You may not be a fan of the rap industry, but if you’re looking for a movie with more heart and soul than a dozen Dream Girls, check out The Hip Hop Project, which opens today (Friday). And there’s something else that sets this film apart: all the profits from ticket sales are being donated to youth art programs.
You might expect something out of the ordinary when Bruce Willis and Queen Latifa team up to produce a film, and HHP delivers. This is a transcendently honest and emotional film that will rip you apart and hug you back together. Over the four years it took to film HHP, you can see a rag-tag group of New York kids age from troubled but driven 14-year-olds to amazing, accomplished young adults.
The film soars on the personalities of a number of young rappers, including “Cannon,” “Princess,” and the former street orphan who inspires them to produce one of the best rap CDs of the year. Chris “Kazi” Rolle, survived on some of Manhattan’s meanest street and found his life transformed when he became a surrogate father to a family of talented but conflicted teens who were brought together by two common forces: pain and art.
For people who “don’t like rap,” don’t fret. This isn’t gang-banging rap. The HHP was designed to be an antidote to misogynistic, chest-thumping gangsta rap. This is Rap 2.0. Instead of rapping about being supernatural toughs, Kazi’s kids are telling their own personal stories of struggle, abandonment and achievement.
As one tough-looking kid raps his story, his lip begins to tremble and tears stream from his eyes. This is not your Snoop Dogg’s rap.
According to HPP’s director Matt Ruskin, this movie was intended as “a call to end the destructive forces of violence, misogyny and criminality that dominate the music our children are listening to.” Although this New Rap has been stripped of references to bitches and hos, the film was originally rated R because of 17 “fucks” that are uttered during the movie. In a rare ruling, the MPAA Ratings Review Board reconsidered and granted HHP a PG-13 rating, citing the film’s positive images and concluding that the message was “too important to turn kids away.”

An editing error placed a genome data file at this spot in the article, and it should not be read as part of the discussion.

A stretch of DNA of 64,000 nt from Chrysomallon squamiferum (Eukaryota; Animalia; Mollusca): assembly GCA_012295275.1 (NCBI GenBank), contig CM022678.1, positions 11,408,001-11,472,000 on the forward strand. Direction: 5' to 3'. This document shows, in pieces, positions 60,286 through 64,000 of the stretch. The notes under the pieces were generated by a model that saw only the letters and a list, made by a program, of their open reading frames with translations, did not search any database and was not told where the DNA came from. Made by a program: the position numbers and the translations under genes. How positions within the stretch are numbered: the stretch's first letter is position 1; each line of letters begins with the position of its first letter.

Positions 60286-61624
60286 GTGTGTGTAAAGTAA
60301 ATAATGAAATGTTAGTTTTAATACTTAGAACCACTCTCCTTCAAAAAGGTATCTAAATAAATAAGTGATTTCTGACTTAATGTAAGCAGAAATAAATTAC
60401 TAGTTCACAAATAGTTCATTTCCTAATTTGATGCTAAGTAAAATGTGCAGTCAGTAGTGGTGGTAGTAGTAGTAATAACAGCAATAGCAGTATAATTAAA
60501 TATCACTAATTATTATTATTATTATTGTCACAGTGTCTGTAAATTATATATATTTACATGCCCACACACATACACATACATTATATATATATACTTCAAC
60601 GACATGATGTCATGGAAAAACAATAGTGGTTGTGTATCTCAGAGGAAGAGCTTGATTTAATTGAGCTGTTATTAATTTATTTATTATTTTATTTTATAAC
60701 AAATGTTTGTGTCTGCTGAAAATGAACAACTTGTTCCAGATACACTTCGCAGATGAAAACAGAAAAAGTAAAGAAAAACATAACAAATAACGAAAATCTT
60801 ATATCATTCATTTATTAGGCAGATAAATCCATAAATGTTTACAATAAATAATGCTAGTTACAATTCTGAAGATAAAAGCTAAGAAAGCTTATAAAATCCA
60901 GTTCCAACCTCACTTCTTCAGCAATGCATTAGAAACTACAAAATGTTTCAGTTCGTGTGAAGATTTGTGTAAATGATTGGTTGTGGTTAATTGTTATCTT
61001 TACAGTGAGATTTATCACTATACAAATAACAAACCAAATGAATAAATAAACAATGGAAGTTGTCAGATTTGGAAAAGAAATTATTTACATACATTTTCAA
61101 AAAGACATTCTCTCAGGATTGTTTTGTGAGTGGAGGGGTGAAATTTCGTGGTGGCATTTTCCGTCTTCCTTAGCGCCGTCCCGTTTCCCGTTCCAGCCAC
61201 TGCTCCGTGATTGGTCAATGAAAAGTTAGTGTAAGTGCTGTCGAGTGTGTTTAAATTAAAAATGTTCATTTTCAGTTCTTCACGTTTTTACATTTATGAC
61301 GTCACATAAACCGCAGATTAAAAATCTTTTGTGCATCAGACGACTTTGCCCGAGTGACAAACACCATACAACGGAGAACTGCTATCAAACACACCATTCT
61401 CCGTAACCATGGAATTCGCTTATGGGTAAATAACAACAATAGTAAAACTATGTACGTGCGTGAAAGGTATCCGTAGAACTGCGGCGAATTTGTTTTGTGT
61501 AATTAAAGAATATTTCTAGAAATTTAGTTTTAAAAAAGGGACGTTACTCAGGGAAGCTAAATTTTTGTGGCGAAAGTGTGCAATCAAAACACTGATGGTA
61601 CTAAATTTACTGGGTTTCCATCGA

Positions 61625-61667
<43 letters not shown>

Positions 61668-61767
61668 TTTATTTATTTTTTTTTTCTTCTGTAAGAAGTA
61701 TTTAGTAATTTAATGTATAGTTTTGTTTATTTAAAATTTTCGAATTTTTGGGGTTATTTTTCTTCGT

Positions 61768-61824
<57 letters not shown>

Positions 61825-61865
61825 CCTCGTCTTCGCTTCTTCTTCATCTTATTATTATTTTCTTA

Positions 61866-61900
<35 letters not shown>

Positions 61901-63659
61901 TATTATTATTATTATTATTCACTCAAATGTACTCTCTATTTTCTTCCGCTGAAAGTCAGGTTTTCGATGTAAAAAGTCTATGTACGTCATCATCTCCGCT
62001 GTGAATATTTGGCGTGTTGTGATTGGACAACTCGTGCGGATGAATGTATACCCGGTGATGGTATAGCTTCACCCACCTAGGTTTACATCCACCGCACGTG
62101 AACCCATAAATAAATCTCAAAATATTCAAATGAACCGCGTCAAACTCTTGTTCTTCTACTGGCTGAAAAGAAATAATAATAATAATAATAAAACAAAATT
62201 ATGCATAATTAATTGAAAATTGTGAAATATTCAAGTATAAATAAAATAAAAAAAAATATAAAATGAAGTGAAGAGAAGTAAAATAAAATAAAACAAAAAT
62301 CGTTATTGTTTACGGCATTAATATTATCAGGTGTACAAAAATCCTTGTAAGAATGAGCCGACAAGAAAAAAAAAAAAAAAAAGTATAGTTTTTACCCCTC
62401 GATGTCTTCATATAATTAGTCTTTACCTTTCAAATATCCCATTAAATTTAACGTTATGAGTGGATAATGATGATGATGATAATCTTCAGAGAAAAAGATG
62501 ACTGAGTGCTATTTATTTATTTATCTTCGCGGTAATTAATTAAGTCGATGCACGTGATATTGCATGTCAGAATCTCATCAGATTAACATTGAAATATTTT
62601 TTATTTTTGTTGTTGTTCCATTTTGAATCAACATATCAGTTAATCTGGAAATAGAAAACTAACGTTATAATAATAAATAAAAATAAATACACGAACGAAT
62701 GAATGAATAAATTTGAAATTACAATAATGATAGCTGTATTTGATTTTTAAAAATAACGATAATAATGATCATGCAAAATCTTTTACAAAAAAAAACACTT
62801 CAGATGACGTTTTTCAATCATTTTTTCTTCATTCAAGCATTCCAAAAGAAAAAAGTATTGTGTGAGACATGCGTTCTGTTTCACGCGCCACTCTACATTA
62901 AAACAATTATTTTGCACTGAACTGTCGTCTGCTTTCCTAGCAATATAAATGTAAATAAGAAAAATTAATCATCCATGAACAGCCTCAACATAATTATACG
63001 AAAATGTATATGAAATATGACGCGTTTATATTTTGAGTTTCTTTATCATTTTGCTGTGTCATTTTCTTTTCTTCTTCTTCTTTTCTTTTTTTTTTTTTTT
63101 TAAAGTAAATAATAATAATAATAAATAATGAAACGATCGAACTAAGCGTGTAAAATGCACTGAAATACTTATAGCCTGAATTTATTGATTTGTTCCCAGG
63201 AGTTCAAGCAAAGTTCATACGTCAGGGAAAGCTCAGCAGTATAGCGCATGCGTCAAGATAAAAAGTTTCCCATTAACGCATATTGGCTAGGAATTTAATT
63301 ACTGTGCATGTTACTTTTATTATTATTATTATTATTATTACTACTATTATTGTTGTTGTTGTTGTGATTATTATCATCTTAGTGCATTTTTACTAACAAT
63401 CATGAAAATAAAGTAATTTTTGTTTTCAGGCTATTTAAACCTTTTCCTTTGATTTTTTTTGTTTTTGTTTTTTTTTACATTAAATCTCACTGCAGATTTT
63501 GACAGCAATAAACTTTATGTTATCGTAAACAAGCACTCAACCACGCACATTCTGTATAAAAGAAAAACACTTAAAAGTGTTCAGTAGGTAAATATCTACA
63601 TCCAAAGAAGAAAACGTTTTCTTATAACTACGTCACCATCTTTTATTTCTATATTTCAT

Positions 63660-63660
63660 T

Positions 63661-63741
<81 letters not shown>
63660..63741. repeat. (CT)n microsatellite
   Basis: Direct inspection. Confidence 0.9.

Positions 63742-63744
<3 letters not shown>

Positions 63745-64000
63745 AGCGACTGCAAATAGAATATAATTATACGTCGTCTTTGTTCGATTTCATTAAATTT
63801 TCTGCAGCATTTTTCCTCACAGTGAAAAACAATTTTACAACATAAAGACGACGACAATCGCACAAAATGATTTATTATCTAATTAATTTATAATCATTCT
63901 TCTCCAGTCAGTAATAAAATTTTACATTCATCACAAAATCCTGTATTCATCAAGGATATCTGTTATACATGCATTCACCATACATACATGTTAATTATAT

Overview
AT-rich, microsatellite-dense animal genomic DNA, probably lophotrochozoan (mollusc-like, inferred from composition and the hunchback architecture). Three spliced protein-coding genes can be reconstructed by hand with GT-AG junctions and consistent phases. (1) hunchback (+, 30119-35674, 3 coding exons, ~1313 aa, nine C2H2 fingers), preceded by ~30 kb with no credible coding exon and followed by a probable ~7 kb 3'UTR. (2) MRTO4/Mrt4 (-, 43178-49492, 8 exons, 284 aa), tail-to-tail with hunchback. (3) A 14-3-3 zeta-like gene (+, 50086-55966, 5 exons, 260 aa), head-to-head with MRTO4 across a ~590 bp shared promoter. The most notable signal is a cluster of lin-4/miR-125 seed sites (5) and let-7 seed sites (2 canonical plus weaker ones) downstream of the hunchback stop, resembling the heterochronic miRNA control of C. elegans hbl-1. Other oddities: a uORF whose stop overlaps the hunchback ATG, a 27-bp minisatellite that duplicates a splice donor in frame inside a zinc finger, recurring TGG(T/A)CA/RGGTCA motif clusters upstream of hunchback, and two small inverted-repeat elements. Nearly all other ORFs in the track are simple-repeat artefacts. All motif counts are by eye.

In the course of the film, HHP shows how a scruffy would-be rap artist evolves into what one might be tempted to call sainthood. Kazi is one in a million, a kid who listens, feels and heals — a Soul Buddha from the Hood. At one point in the film, Kazi is even shown introducing his young peers to meditation.
There’s a remarkable scene where Kazi confronts the mother who abandoned him. The encounter left the audience groaning in anguish and then, amazed by a long moment of wrenching honesty unmatched in cinema and rarely encountered in real life. During a live performance following a preview screening of the film in Oakland’s UA Emery Bay Stadium, Kazi had the crowd pumping fists and swaying to one of his songs.
Halfway through his passionate mike-waving rap, Kazi inserted the lines of the Serenity Prayer: “Grant me the serenity to accept the things I cannot change, the courage to change the things I can, and the wisdom to know the difference.”
This film has won 12 film awards, but because it’s plowing its profits back into impoverished communities, it doesn’t have a budget for expanded distribution.
The distribution process is so grassroots that the film’s director, producer, and star are all traveling across the country to help promote these critical screenings.
Gar Smith is a Berkeley writer and editor emeritus of Earth Island Journal.